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Old 02-28-2010, 12:37 PM
 
1,308 posts, read 1,449,198 times
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Quote:
Why is inquiring about possible societal deficiencies considered hostile?
Because its a hallmark of laisez fair capitalism to justify the behavior or elites and government by asserting poverty is simply caused by a lack of personal responsibility. And to ignore the technical and sociological factors, not to mention policy that creates the problem. The first link I cited explains in detail why "personal responsibility" was not the cause of the famine.
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Old 02-28-2010, 01:19 PM
 
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This guy is a republican (Irish) and this is one view:

For the Republic / Jan. 2010 (http://www.irishamericannews.com/index.php/opinion/for-republic/1171-for-the-republic--jan-2010 - broken link)

"THE FOOD REMOVAL is undeniable—nobody even tries to deny my irishholocaust.org map that, for the first time (other than in Britain’s National Archives where I discovered it in 1983), identifies all seventy-five British perpetrating regiments and the Irish district each was assigned to strip of edibles."

He calls it a holocaust.
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Old 02-28-2010, 01:21 PM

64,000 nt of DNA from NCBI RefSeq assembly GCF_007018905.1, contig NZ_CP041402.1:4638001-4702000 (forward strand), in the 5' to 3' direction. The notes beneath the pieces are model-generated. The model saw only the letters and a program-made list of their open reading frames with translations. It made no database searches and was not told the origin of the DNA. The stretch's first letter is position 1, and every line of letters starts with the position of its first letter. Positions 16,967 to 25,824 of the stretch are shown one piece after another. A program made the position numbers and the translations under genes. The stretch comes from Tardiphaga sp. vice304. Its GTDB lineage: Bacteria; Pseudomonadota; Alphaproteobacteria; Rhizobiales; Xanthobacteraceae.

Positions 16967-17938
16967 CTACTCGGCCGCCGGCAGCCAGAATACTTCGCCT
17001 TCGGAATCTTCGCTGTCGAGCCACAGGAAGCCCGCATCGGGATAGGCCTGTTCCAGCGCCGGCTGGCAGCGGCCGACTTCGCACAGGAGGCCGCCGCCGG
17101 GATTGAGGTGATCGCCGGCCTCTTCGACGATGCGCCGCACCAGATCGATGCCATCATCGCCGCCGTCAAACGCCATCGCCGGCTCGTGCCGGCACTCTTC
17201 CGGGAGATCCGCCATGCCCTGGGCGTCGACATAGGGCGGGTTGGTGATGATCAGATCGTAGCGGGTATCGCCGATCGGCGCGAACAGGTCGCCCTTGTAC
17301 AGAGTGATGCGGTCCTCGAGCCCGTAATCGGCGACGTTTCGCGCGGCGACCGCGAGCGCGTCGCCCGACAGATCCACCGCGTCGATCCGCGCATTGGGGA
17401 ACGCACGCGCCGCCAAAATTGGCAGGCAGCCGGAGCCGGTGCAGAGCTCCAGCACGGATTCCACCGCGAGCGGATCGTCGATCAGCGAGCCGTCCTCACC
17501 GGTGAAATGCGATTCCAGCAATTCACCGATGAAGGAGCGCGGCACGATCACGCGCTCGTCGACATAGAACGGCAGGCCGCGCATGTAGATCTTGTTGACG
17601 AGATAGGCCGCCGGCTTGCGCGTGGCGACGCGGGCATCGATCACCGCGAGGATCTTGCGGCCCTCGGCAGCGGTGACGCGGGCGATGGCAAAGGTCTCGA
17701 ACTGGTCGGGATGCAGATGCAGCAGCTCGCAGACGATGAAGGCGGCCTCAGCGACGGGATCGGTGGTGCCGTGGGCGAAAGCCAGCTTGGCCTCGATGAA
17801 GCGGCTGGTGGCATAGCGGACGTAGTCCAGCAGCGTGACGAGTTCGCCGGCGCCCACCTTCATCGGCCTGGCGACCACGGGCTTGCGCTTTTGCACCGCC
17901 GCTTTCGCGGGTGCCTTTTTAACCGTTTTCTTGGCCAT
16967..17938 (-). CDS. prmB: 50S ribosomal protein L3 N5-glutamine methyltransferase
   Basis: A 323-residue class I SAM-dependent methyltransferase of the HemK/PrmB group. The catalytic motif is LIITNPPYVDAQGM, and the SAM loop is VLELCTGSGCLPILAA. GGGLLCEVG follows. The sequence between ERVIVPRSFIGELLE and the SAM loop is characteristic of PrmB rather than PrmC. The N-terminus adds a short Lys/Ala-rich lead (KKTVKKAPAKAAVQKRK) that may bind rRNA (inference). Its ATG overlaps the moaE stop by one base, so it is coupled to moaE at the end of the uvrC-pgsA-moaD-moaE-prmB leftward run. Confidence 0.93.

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Originally Posted by CAVA1990 View Post
...Perhaps the greater preference the Irish had for strong drink versus Sicilians was also responsible since one can make hard liquor from grain but not from fish.
Grain was only a very tiny part of the Irish peasant's food supply. Potato fields required only small plots of land for personal use, and in proportion produce a very large crop. In comparison large fields would be needed to produce an amount of grain to supply an equivalent amount of food.

Grain was raised for landlords as an export crop.
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Old 02-28-2010, 01:22 PM
 
Location: Everywhere and Nowhere
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Originally Posted by PA2UK View Post
your insistance that it was pure stupidity is rather short sighted and you come across as someone with some kind of grudge against the Irish.
No grudge. I'm 1/8 (County Cork) in ancestry with a great grandmother who came to CA during that time. It just never made sense to me that one could live on an island no more than 70 miles from the sea and starve.
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Old 02-28-2010, 01:36 PM
 
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The following describes conditions in the area of Strabane, Co. Tyrone in the early 1820's, several decades before the arrival of the potato blight. These are the normal conditions of subsistence living for rural people in "good times."